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Category: security

MUST READ: Operational Security Considerations for IPv6 Networks

A team of IPv6 security experts I highly respect (including my good friends Enno Rey, Eric Vyncke and Merike Kaeo) put together a lengthy document describing security considerations for IPv6 networks. The document is a 35-page overview of things you should know about IPv6 security, listing over a hundred relevant RFCs and other references.

No wonder enterprise IPv6 adoption is so slow – we managed to make a total mess.

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Integrating 3rd Party Firewalls with Amazon Web Services (AWS) VPC Networking

After figuring out how packet forwarding really works within AWS VPC (here’s an overview, the slide deck is already available to ipSpace.net subscribers) the next obvious question should be: “and how do I integrate a network services device like a next-generation firewall I have to use because $securityPolicy into that environment?

Please don’t get me started on whether that makes sense, that’s a different discussion.

Christer Swartz, an old-time CCIE and occasional guest on Software Gone Wild podcast will show you how to do it with a Palo Alto firewall during my Amazon Web Services Networking Deep Dive workshop on June 13th in Zurich, Switzerland (register here).

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Container Security through Segregation

One of my readers sent me a container security question after reading the Application Container Security Guide from NIST:

We are considering segregating dev/test/prod environments with bare-metal hardware. I did not find something in the standard concerning this. What should a financial institution do in your opinion?

I am no security expert and know just enough about containers to be dangerous, but there’s a rule that usually works well: use common sense and identify similar scenarios that have already been solved.

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I Can’t Choose the Gear for You

One of my readers sent me a question along these lines after reading the anti-automation blog post:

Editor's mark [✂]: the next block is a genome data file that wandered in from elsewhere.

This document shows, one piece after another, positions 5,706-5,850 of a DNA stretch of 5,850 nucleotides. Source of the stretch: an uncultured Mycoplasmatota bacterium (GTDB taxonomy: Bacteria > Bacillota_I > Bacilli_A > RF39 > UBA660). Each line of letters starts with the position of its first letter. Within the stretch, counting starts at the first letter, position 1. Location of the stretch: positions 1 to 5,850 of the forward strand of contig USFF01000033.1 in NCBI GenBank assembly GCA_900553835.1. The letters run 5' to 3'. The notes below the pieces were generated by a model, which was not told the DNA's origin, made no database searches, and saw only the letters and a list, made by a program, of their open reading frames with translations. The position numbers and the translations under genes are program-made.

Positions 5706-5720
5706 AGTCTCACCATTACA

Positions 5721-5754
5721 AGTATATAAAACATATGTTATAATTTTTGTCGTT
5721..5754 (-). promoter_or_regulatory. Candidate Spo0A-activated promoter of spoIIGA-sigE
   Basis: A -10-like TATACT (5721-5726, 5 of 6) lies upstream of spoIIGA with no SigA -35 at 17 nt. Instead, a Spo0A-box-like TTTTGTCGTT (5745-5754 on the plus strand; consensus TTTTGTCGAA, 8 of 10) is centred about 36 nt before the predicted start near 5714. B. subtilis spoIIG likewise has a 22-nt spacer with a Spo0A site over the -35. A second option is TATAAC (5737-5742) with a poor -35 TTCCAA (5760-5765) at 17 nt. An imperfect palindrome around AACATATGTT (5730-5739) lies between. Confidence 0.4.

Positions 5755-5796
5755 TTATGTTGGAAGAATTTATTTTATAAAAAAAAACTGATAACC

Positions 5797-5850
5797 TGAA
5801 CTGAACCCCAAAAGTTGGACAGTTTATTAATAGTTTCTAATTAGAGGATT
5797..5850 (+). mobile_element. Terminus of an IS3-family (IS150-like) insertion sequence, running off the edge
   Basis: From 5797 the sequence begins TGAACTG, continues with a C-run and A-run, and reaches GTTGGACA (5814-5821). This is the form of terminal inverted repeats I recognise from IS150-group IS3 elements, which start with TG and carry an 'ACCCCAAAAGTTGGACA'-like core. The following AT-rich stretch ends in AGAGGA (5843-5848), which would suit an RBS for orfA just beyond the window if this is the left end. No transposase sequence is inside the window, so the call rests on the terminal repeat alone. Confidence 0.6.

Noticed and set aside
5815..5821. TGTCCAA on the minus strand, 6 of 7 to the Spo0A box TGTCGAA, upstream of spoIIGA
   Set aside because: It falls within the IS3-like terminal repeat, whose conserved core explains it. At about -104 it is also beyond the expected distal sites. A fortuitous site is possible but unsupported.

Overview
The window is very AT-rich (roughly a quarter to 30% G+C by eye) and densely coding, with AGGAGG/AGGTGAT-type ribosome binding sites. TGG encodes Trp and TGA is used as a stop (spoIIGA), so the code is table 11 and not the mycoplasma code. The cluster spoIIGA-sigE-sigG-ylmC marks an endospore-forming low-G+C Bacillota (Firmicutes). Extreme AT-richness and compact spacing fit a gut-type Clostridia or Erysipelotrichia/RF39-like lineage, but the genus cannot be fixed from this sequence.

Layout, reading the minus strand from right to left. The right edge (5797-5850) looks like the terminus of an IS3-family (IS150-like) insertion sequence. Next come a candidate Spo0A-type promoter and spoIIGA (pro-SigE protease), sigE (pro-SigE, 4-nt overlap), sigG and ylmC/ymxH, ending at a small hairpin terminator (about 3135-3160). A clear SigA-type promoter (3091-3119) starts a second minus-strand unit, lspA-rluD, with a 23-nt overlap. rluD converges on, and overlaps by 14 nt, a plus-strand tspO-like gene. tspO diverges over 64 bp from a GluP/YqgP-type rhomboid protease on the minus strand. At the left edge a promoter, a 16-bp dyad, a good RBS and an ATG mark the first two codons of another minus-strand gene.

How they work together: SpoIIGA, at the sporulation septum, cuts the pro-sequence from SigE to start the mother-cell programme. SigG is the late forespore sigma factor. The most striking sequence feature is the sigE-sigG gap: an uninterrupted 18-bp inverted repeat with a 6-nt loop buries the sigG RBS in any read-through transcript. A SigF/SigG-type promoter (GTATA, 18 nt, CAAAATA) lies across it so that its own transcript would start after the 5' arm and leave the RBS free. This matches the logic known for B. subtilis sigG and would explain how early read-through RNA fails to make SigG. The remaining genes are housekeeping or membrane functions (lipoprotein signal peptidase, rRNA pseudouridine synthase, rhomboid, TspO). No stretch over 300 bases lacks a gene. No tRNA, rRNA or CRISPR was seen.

Your blog post has me worried as we're currently reviewing offers for NGFW solution... I understand the need to keep the lid on the details rather than name and shame, but is it possible to get the details off the record?

I always believed in giving my readers enough information to solve their challenges on their own (you know, the Teach a man to fish idea).

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Reinventing SSL VPN (RFC 1925 Strikes Again)

Some of my readers got annoyed when I mentioned Google’s BeyondCorp and RFC 1925 in the same sentence (to be perfectly clear, I had Rule#11 in mind). I totally understand that sentiment – reading the reactions from industry press it seems to be the best thing that happened to Enterprise IT in decades.

Let me explain in simple terms why I think it’s not such a big deal and definitely not something new, let alone revolutionary.

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Meltdown and Its Networking Equivalents

One of my readers sent me this question:

Do you have any thoughts on this meltdown HPTI thing? How does a hardware issue/feature become a software vulnerability? Hasn't there always been an appropriate level of separation between kernel and user space?

There’s always been privilege-level separation between kernel and user space, but not the address space separation - kernel has been permanently mapped into the high-end addresses of user space (but not visible from the user-space code on systems that had decent virtual memory management hardware) since the days of OS/360, CP/M and VAX/VMS (RSX-11M was an exception since it ran on 16-bit CPU architecture and its designers wanted to support programs up to 64K byte in size).

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New: Metro- and Carrier Ethernet Encryptors Market Overview

My friend Christoph Jaggi published new versions of his Metro- and Carrier Ethernet Encryptor documents:

  • Technology introduction, including an overview of encryption mechanisms, Carrier Ethernet connectivity models, typical deployments, and key management challenges.
  • Market overview, including standards, control- and data plane considerations, key- and system management, and network integration.

Enjoy!

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